There are many other ways already in place to defeat even the most stubborn of defensive-minded opponents, such as different hit levels, throws, unblockables and guard breaks. Ultimately, somebody would have to sit and block A LOT of attacks to be vulnerable to a Critical Finish and its impact in the VS. game is minimal (thankfully) at best. All the familiar favorites — Cassandra, Cervantes, Yoshimitsu, Nightmare and more — returned along with some new faces. Amy, Raphael’s ward, returns as a regular character. Joining her is Hilde, a woman in full armor (A fully clothed female fighter? In a video game? My stars and bars!) who fights with a dagger and spear. There are also five characters designed by animators, but these are merely palette swaps of existing SCIV characters. All of the characters have been revamped. Some, such as Voldo, have been overhauled to the point they feel like entirely new characters. Getting reacquainted with old favorites can take some time, especially if somebody skipped SCIII altogether like I did.
The addition of “Star Wars” characters has been the source of much controversy, but their presence does little to mar the game. Yoda seems an entertaining gimmick at best, while the Apprentice from “Star Wars: The Force Unleashed” is actually a somewhat viable character. Darth Vader, available in the PS3 version, is presumably downloadable content through XBox Live. In the grand scheme of things, nothing is really lost with the “Star Wars” characters, although they do make an interesting diversion.
Creating a custom character has been streamlined a lot more. Instead of myriad styles like in SCIII (most which, unless based on actual characters, sucked), it’s simply a matter of picking the style of an existing character. Want a female version of Maxi, complete with sweet nunchaku skills? Done. A male version of Cassandra including the bootylicious? Done. Adding — or subtracting — clothing and accessories isn’t simply cosmetic. Clothing/accessories also affect health, attack power and add stat points in five categories: Power, Impact, Gauge, Boost and Special. It’s possible to assign skills in these five categories, so it’s possible to create a customized Mitsurugi who can still damage opponents even when they block regular attacks or a customized Raphael who regains life when he makes a successful Guard Impact. Putting it all together, imagine a crazy Voldo-type character, complete with bizarre armor that can’t be defeated by ring outs. Got it? Book it. Done.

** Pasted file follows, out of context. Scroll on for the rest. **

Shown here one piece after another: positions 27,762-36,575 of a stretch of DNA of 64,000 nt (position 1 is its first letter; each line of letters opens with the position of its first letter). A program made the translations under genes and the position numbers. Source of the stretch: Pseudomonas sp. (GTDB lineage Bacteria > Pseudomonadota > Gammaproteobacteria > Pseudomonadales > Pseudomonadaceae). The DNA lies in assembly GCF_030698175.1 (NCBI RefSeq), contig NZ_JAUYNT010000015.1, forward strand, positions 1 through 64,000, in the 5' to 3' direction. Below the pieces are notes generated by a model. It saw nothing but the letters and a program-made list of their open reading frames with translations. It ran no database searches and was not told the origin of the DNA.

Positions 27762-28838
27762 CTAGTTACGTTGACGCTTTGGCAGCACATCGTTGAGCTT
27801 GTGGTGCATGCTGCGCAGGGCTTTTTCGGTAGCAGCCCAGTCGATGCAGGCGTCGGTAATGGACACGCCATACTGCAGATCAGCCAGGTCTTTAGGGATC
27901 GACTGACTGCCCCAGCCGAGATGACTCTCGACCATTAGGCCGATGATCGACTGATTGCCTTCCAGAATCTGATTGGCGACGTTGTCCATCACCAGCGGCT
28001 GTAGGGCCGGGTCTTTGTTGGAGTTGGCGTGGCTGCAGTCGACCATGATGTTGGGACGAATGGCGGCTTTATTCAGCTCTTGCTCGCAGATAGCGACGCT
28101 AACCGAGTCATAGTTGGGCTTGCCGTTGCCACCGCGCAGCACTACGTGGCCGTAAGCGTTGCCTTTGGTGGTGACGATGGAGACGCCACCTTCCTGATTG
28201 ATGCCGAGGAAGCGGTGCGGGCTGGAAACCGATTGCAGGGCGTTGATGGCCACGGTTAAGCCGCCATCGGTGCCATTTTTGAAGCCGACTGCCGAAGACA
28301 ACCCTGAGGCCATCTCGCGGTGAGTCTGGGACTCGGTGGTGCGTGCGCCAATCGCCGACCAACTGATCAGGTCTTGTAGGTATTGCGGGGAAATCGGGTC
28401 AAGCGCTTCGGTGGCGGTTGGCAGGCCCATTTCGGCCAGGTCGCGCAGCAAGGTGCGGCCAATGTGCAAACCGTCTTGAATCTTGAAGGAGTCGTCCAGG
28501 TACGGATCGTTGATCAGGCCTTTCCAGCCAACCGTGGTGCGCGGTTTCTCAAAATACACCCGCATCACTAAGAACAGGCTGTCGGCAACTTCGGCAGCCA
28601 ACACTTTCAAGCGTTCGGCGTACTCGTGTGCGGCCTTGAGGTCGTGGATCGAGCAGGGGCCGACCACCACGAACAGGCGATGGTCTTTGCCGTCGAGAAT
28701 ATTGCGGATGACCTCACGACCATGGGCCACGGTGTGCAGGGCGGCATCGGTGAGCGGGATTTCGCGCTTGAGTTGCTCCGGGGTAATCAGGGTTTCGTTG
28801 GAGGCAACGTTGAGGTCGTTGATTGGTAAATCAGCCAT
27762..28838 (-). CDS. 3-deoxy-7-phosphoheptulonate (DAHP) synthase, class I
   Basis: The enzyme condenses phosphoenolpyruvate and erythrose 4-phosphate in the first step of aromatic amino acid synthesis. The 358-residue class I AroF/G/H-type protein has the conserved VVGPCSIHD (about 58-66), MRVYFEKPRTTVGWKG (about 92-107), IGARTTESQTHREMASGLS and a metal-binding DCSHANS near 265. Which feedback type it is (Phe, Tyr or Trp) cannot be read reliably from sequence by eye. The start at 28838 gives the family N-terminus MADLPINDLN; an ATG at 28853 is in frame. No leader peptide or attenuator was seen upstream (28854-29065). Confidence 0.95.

Playing and completing various single-player modes earns gold to purchase new items or even awards new items. So does earning various achievements. None of the achievements are incredibly difficult to obtain and the majority of them can be acquired by rigging matches with a few friends online. After building a custom character, it’s possible to take them online to battle against other players’ creations. The results can be entertaining. For the purists, there are also head-to-head modes for unmodified characters as well.
From a sound standpoint, SCIV falls short of expectations. The clashing of swords and the hit sound effects sound dull and uninspired. For the most part, the background music of the stages are rehashes of previous tracks. Considering the pedigree that the background music comes from, it’s not such a bad thing, although coming up with something fresh couldn’t have hurt. If you’re dying to get your hands on a quality fighting game for the XBox 360, look no further than Soulcalibur IV. Whether it’s owning scrubs online or getting a group of friends together to play, Namco hits one out of the park with this game. To sum it all up, SCIV is miles better than SCIII, but falls a tad short of SCII. It’s definitely a must-play for fans of the “Soul” series and a game worth adding to the library for casual fighting game fans.
Reviewer’s note: The Xbox 360 version was tested for this review
Sleek visuals definately give it a current-gen flair.
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Decent game mechanics, but still some "clunk" here and there.
About average for a fighting game title, with some nice orchestral tunes.
There are a ton of different games modes to tackle.
A solid, and gorgeous looking 3-d fighter.